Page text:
At The Forge (from left): Shareef Malnick, Al Malnick, Serena Williams, Michael Jackson, Chris Tucker, and Bret Ratner (front).
|At The Forge (from left): Shareef Malnick, Al Malnick, Serena Williams, Michael Jackson, Chris Tucker, and Bret Ratner (front).|
[UPDATED: Holy shit. Jose Lambiet got Malnik on the phone, and he said Michael Jackson named him the executor of his will and godfather and guardian of Jackson's youngest son, Prince Michael "Blanket" Jackson. Read Lambiet's "Page 2" post here. Malnik also spoke with CBS4's Lisa Petrillo and said he was executor of the will in 2004, but he's not sure if he's still in the will. Considering the fact that Jackson reportedly believed he was the victim of a
"conspiracy" by Malnik and Tommy Mottola to grab his assets, I doubt Malnik is still either executor or guardian of Blanket. But wow, Malnik really got his hooks into the King of Pop. The crazy thing is that neither Lambiet nor Petrillo mentioned Malnik's Mafia past, which is arguably the best part of the story. Guess that's why Malnik talked to them. This Malnik thing is going to get madly interesting, I'm afraid.]
Facing a criminal trial and millions in bail costs and legal bills, Michael Jackson found a "friend" in a local man: reputed mobster Al Malnik.
Malnik, owner of the Forge restaurant in Miami and a former close associate of Mafia kingpin Meyer Lansky, befriended the pop king and let him stay in his 15-bedroom, 35,000-square-foot Palm Beach County mansion in Ocean Ridge. Jackson even sat with Malnik at the head table during Malnik's 70th birthday bash at the Forge in 2003.
The ultra-wealthy Malnik, who made a fortune in the shady and predatory title loan business and also has ties to notorious con man Joel Steinger, not only helped Jackson pay the costs of the criminal case but also reportedly helped him try to pay off massive loans Jackson took against the value of the Beatles' catalog he co-owned with Sony. The Beatles' song rights are reportedly worth about a billion dollars.
But Malnik, in his business dealings, has never been known for helping anyone without expecting more in return. He learned from Lansky, after all, and was dubbed the mobster's "heir apparent" by Reader's Digest when Lansky died in 1983. He was banned from Atlantic City casinos by the New Jersey Gaming Commission after it was determined he was associated with criminals, including Lansky and mobster Sam Cohen. (The feds charged Malnik with tax evasion in 1969 after gathering heavily incriminating audiotapes, but the case was tossed when it was determined the tapes were illegally obtained by agents.) But Malnik and Jackson at some point had a falling out. Fox News' Roger Friedman, who dug into the relationship, reported that it might have been because Jackson had surrounded himself with the Nation of Islam. Still another report claimed it was because Jackson noticed that Malnik had a statue on his property that looked like the devil.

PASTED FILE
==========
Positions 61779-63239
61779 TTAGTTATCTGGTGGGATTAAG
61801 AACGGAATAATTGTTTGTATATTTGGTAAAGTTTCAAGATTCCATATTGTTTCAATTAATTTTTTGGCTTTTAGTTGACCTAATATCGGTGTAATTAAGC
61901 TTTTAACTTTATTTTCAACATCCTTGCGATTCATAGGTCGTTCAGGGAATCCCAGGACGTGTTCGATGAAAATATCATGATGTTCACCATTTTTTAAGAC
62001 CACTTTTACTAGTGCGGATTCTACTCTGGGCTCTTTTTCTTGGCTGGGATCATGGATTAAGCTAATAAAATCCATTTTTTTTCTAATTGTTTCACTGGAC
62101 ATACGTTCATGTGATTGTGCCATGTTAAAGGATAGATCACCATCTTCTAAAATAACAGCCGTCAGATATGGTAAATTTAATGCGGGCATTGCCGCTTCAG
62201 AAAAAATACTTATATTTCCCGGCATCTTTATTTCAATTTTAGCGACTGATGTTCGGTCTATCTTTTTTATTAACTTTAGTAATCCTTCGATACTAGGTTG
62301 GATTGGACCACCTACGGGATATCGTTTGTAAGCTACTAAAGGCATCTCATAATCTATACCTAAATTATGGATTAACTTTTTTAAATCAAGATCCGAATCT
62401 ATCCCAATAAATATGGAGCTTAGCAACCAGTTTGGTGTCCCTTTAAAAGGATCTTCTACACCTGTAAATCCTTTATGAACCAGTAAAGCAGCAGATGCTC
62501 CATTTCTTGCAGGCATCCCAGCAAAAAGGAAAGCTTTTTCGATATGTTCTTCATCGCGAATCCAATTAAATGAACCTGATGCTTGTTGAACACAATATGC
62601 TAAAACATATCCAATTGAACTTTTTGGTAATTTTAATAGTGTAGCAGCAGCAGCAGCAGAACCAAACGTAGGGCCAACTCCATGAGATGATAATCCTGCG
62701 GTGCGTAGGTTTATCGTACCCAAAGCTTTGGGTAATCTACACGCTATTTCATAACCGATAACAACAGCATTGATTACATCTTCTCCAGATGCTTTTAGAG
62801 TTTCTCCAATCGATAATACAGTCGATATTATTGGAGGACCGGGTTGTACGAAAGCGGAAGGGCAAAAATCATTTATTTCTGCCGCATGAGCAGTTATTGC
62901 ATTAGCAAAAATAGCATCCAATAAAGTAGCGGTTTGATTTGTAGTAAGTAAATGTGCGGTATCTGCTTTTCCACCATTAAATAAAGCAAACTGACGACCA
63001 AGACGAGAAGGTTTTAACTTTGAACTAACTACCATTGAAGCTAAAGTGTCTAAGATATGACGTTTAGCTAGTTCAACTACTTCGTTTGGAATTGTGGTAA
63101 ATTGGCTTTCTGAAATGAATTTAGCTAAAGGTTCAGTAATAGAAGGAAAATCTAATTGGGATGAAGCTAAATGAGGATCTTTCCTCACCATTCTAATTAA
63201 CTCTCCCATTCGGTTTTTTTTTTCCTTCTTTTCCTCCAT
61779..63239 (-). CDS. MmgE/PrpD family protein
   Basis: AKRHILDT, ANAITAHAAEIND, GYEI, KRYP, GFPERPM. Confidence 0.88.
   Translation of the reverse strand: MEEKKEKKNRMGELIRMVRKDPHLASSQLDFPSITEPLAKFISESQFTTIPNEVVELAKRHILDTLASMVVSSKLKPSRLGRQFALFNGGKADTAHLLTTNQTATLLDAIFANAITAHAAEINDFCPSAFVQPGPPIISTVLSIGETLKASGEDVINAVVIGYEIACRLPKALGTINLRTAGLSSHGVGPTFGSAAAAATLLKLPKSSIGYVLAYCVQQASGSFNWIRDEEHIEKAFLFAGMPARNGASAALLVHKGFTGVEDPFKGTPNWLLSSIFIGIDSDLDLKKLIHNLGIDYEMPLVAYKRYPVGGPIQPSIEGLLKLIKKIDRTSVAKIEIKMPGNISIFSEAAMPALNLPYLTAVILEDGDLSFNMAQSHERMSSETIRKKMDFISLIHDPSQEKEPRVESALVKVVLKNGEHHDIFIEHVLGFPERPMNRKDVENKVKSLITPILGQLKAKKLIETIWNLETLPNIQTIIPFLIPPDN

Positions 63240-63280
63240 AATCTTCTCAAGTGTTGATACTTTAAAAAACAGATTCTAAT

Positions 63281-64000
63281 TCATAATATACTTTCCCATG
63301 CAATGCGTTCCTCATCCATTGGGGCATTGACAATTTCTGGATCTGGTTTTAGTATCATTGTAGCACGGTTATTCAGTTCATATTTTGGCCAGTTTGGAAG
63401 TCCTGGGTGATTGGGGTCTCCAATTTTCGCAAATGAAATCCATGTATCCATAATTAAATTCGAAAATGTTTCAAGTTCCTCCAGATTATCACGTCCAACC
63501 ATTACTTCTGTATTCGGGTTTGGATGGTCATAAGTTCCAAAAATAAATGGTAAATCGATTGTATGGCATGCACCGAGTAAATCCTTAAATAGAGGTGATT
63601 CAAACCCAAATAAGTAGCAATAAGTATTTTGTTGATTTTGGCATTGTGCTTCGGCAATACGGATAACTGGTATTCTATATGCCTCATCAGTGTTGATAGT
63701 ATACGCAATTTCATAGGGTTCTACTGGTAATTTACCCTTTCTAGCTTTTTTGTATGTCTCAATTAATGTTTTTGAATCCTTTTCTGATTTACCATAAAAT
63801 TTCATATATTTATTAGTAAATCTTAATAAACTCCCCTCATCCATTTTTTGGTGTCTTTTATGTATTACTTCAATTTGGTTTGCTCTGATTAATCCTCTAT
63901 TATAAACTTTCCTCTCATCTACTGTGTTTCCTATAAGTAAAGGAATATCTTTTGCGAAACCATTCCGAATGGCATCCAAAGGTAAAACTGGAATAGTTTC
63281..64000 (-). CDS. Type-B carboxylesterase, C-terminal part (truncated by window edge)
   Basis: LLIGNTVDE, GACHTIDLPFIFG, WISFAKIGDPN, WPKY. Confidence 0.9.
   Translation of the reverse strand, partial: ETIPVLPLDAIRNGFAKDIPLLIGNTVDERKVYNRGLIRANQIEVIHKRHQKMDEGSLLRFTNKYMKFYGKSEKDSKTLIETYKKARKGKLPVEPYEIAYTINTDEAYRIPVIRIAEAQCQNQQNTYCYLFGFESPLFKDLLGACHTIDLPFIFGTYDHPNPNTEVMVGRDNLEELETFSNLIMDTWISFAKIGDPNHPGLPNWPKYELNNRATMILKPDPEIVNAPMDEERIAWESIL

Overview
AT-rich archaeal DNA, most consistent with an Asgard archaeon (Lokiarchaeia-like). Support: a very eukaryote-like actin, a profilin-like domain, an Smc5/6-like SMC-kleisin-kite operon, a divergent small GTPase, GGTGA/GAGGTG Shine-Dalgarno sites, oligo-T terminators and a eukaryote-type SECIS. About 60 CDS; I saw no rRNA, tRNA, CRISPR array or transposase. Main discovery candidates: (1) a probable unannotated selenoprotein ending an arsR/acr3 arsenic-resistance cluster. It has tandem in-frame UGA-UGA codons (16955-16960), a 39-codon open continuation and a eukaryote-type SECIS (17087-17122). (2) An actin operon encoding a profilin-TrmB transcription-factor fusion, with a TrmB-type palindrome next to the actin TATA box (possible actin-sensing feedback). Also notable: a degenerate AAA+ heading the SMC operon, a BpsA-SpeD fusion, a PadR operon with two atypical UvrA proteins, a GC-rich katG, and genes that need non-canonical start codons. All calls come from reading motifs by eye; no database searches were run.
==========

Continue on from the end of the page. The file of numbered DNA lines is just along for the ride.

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Vanity Fair's Maureen Orth reported in 2005 that a cloak-and-dagger source named Gordon Novel told her that Jackson came to believe that Malnik was part of a conspiracy by Sony, which owned half of the Beatles catalog, to take over the entire asset of songs. Involved in the alleged conspiracy was former Sony head Tommy Mottola and Hollywood director Brett Ratner, who grew up in Miami under Malnik's wing. Here's a passage from Orth's story:
Jackson explained to Novel that the conspirators had introduced him to Al Malnik, a wealthy Miami attorney who had once represented Meyer Lansky. Malnik later helped Jackson refinance his loans. That was not what Jackson told Novel, however. According to Novel, Jackson said he was lured to Malnik's house in Miami Beach by film director Brett Ratner to see a house so beautiful it would make him catatonic. He said that once he was there, however, Malnik, who Jackson claimed had Mafia ties, wanted to put his fingers in the singer's business. Jackson also said he received a call from Tommy Mottola while he was there, which aroused his suspicion, but he did not tell Novel that he later put Malnik on the board of the Sony/ATV Music partnership. (Reached by telephone, Malnik scoffed at the idea of a conspiracy or of his having any Mafia ties. He said, "It does not make any sense." Ratner confirmed that he took Jackson to Malnik's house and that he considers Malnik a father figure.)
This all sounds like terribly murky stuff. Were veteran financial vampires like Malnik and Mottola trying to suck every bit of worth they could out of the shaky and vulnerable Jackson? Or was Jackson just letting his paranoia get the best of him? Or was Gordon Novel (read about him here) the one who really dreamed it all up in the first place?
The question that I don't think has ever been answered is what, exactly, Malnik ever got out of Jackson. I called Malnik, and his secretary told me he wasn't available for comment on Jackson. Perhaps the truth will come out as the inevitable battlings over Jackson's estate go public. But one thing is clear: The fact that Michael Jackson had to go to Malnik for "help" is a clear indication of just how chaotic and sad his life had become.